Church of the Holy Sepulchre
Four magnificent arches, their lintels richly decorated with Crusader crosses, herald the entrance to one of Christianity’s most sacred sites. Many Christians believe the church was built over the biblical Calvary, or Golgotha, where Jesus was nailed to the cross, died, and rose from the dead. For the past 16 centuries, pilgrims have traveled far to worship here; expect crowds rather than quiet contemplation unless you arrive early. The most accessible access is via Christian Quarter Rd.
Tightly enclosed within a courtyard at the edge of the Christian and Muslim Quarters, the church appears to rise out of nowhere. It is perennially packed with tourists and pilgrims because it incorporates the final five Stations of the Cross (stops 10 to 14 of the Via Dolorosa).
The 10th Station of the Cross is in a small chapel reached by stairs to the right of the church entrance; it is believed Jesus was stripped of his garments here. Behind the wall of the 10th Station is the 11th Station, where Jesus is believed to have been nailed to the cross. The site of his death, the Rock of Calvary, is the 12th Station; an altar has been built with a hole allowing pilgrims to touch the rock. Between the two is the 13th Station, where Jesus’s body is said to have been taken down. Back down the stairs, missing the rotunda housing the 14th Station, the Tomb of the Holy Sepulchre is impossible.
The decision to erect a church here is said to have resulted from lobbying on the part of Helena, the mother of Emperor Constantine, 300 years after the crucifixion. While on pilgrimage in the Holy City, she took note of Hadrian’s pagan temple and shrine to Venus (built-in 135 CE) and believed it had been placed here to thwart early Christians who had worshipped at the site. She joined the Bishop of Jerusalem, Macarius, in petitioning the emperor to demolish the temple, excavate Christ’s tomb, and build a church to house the tomb.
Excavations revealed three crosses, leading Helena to declare the site as Calvary. Work on Constantine’s church commenced in 326 CE and was dedicated nine years later. If you are a little confused about why Jesus is said to have been crucified in the middle of the city, remember that 2,000 years ago, this was an empty plot of land outside the former city walls. From the 4th century, shrines and churches were built, occasionally destroyed by invading armies and rebuilt on the site.
When his armies took the city in 638 CE, Caliph Omar was invited to pray in the church, but he refused, generously noting that if he did, his fellow Muslims would turn it into a mosque. The church was later destroyed by the mad Caliph Hakim in 1009.
Restoration began in 1010 but proceeded slowly because of a lack of funds. Eventually, the Byzantine Imperial Treasury provided a subsidy 20-odd years later. It wasn’t enough to pay for a complete reconstruction of the original church, so a large part of the building was abandoned. Still, an upper gallery was introduced into the dome, and an apse was added to its eastern side as compensation. This was the church that the Crusaders entered on 15 July 1099 as the city’s new rulers. They made significant alterations, so the church as it exists today is more or less a Crusader structure of Byzantine origins. At that time, the main entrance had two access points: the current entry door and another at the head of the Crusader-era staircase on the exterior, which led into a small chapel built to provide a ceremonial entrance to the site of Calvary. This chapel was walled up after the Crusaders’ defeat in 1187; its carved lintel is now exhibited in the Rockefeller Museum.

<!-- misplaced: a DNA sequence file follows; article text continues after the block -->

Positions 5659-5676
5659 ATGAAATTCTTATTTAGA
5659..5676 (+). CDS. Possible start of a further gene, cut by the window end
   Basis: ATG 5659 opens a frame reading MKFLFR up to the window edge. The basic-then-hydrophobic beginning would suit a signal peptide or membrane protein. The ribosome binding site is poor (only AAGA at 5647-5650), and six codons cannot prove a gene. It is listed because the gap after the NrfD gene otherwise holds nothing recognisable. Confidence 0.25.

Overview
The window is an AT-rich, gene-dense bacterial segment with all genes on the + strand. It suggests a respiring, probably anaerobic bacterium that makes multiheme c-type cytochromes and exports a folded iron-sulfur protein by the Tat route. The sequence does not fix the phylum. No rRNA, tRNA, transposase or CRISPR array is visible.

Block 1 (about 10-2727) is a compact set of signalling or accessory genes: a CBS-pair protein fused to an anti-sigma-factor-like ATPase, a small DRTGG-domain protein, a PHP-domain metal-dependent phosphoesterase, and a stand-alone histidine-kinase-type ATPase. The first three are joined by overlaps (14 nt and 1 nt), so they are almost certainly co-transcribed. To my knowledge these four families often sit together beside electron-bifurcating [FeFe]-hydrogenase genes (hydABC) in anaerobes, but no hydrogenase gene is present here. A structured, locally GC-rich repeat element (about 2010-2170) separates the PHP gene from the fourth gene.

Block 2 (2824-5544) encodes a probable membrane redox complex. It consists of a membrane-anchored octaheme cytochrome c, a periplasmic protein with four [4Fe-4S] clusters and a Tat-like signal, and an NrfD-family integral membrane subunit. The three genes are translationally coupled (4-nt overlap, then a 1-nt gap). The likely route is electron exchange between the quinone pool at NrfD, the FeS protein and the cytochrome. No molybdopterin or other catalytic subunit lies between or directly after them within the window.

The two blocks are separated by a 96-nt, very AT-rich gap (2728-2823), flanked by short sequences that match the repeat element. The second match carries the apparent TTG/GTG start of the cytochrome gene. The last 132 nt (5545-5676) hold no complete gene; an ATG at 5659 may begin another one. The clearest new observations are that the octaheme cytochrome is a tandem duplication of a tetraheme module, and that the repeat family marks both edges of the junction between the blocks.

A fire in 1808 and an earthquake in 1927 caused extensive damage, and serial disagreements between the Christian factions who share ownership (Catholic, Greek Orthodox, Armenian Orthodox, Syrian, Coptic, and Ethiopian) meant that it took until 1959 for a significant repair program to be agreed upon. It also took decades to decide on the most recent renovations in 2016, when the tomb enjoyed a US$4 million injection of funding to stabilize the shrine. To avoid clashes over control of the church, the keys to it have been in the possession of the Nusseibehs, thought to be the oldest Muslim family in Jerusalem, since the days of Saladin, and it’s still their job to unlock the doors each morning and secure them again at night.
The church has always been home to relics, many of which have been coveted by pilgrims. The cross discovered by Helena was originally put on display, but it was hidden away when the temptation to take a piece as a memento (or even bite one off) became too strong for certain ardent pilgrims to resist. These days, pilgrims limit themselves to pouring oil on the Stone of Unction and then rubbing it off on a handkerchief to take home as a relic.
Visitors here should dress modestly – the guards can be strict and refuse entry to those with bare legs, shoulders or backs. The main entrance is via Christian Quarter Rd, but there are also entry points via Dabbaga Rd (accessed from Souq Khan Al Zeit St or Mauristan Rd) or via the rooftop Ethiopian Monastery.